The Ukrainian-American photographer Sasha Bezzubov is fundamentally concerned with homes and settlements, and the bizarre spectacle of their eradication by and conspicuous absence after disasters. His beautiful, melancholic large-scale photographs document the fringes of civilization where wilderness has reasserted its rule. He comes through after the waters recede, the dust settles, and the embers burn out, to see what's left. Such subjects could easily lend themselves to facile, heartstring-tugging disaster-porn, but Bezzubov is after something else. His photographs are humbling reminders of our own frailty, and the essential transience of our existence. As nature reclaims the landscapes we've appropriated, what mark will we leave on the world? What is our responsibility to this planet, and what will humanity’s legacy look like?
Bezzubov's new exhibition on the aftermath of fires in California, Wildfire, asks these questions forcefully, but without abusing or condescending to viewers. After a tour of global crises in his 2007 series Things Fall Apart—which captured the eerie, mostly uninhabited landscapes left by hurricane Katrina, the 2004 Indian Ocean tsunami, earthquakes in India and tornadoes in the Midwest—his latest series (just published by Nazraeli Press and on view at Front Room Gallery in Williamsburg through February 14) finds similar themes playing out in the hills of Southern California, where wildfires wreak massive destruction and devastation almost every summer. Photographing burned out homes, forests, hillsides and rural roads, Bezzubov juxtaposes the region's striking natural beauty with the remains of man-made structures and objects—many shots evoke war photography and post-apocalypse movies.
Bezzubov's charred landscapes are cast in a pale, diffuse light that barely shines through the thick ceiling of gray smoke hanging over every scene. The dominant palette is the range of browns and beiges in the soil that, no longer marked by the bright green of living plants or the pastels of SoCal stucco homes, fills each picture. In those few images that feature bright traces of the previous landscape—splashes of faded pink where the remains of a house lie slumped on the ground, bursts of bold green where partly scorched palms and cacti survived, traces of blue from a destroyed front door or playground—the juxtaposition of faded and vibrant colors is surreal. As opposed to the terrifying, awe-inspiring man-made landscapes of Edward Burtynsky, in whose photographs unnatural, chemical colors often overwhelm the environment of browns and greens, Bezzubov captures places where traces of human activity have been overwhelmed by a kind of mythic, primordial, all-consuming calm. Like Burtynsky, though, Bezzubov imbues expansive areas of land with a solemn grandeur that harkens back to 18th and 19th century landscape painting, with hills and valleys crisply rendered one behind the next, apparently to infinity.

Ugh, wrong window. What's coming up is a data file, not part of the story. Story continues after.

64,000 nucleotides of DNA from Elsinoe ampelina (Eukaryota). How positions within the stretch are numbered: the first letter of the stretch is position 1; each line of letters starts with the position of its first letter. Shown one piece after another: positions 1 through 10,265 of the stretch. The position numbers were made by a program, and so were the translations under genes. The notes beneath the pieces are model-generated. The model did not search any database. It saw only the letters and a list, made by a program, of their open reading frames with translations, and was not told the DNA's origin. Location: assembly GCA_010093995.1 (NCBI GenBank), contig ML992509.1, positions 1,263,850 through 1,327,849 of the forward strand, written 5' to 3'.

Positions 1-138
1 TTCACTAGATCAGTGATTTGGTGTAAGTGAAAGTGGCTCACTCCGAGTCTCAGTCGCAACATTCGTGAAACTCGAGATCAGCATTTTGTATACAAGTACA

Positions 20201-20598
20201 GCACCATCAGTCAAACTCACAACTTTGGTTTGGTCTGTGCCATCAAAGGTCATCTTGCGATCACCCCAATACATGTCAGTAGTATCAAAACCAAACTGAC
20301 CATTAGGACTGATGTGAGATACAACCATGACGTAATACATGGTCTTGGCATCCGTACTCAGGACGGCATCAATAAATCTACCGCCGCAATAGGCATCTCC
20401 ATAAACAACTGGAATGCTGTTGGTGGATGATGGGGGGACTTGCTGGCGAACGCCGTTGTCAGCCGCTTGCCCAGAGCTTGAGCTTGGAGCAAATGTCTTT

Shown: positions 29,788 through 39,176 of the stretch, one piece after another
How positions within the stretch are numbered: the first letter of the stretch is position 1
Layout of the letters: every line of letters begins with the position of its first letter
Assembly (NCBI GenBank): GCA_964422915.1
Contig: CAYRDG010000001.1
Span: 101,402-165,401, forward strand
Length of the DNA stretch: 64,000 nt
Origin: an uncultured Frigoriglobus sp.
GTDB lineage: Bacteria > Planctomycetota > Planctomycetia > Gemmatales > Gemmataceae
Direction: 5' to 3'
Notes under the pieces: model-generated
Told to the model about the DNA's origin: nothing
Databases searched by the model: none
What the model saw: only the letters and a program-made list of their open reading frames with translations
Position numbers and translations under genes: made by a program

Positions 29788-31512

His most eloquent and moving photographs match these impressions of endless expansiveness with very real and tangible evidence of violence and destruction. In one of the series' few vertical compositions, Bezzubov shoots a spiral staircase against a pale blue sky at what could just as easily be sunrise or sunset. The house that formerly stood around the steel structure is strewn in clumps at the bottom of the stairs, with some portions of twisted rebar and roof materials draped over the railing like a Salvador Dali timepiece. In the background, just beyond a fence that still stands as evidence of our parceling off of nature into supposedly manageable plots, an apparently untouched house sits next to a row of verdant trees, as if to suggest that the fire, like some cruel and vengeful god, deliberately attacked one building and not the other. The stair-case, with its double-helix shape, is an especially evocative symbol of life standing defiantly, absurdly upright amidst evidence of its sudden uselessness.
Another absurd symbol appears in Wildfire's only non-landscape, a photograph of a partly burned garden sculpture of a deer (above), which doubles the series' overlapping imageries of nature and man-made artifice. The fake, Bambi-like fawn sits obediently at the foot of a wall, a sentimental, non-native, man-made version of nature transposed into the very different, occasionally ruthless SoCal environment. The image could easily have been tastelessly cutesy, or cruelly sarcastic, but Bezzubov imbues the pale woodland creature with tragic pathos. Its turned head and mournful, downcast gaze just about summarize the series, as if warning us that this is the risk of thinking that we can domesticate nature and transform it as we see fit. Bezzubov doesn't sanctimoniously suggest a way out of this eternal conflict between wilderness and settlement, logic and the irrational; to do so would cheapen his very rich work. His are very pensive and elegant photos from the front of a conflict that will go on burning for all of human history.
(All images copyright Sasha Bezzubov)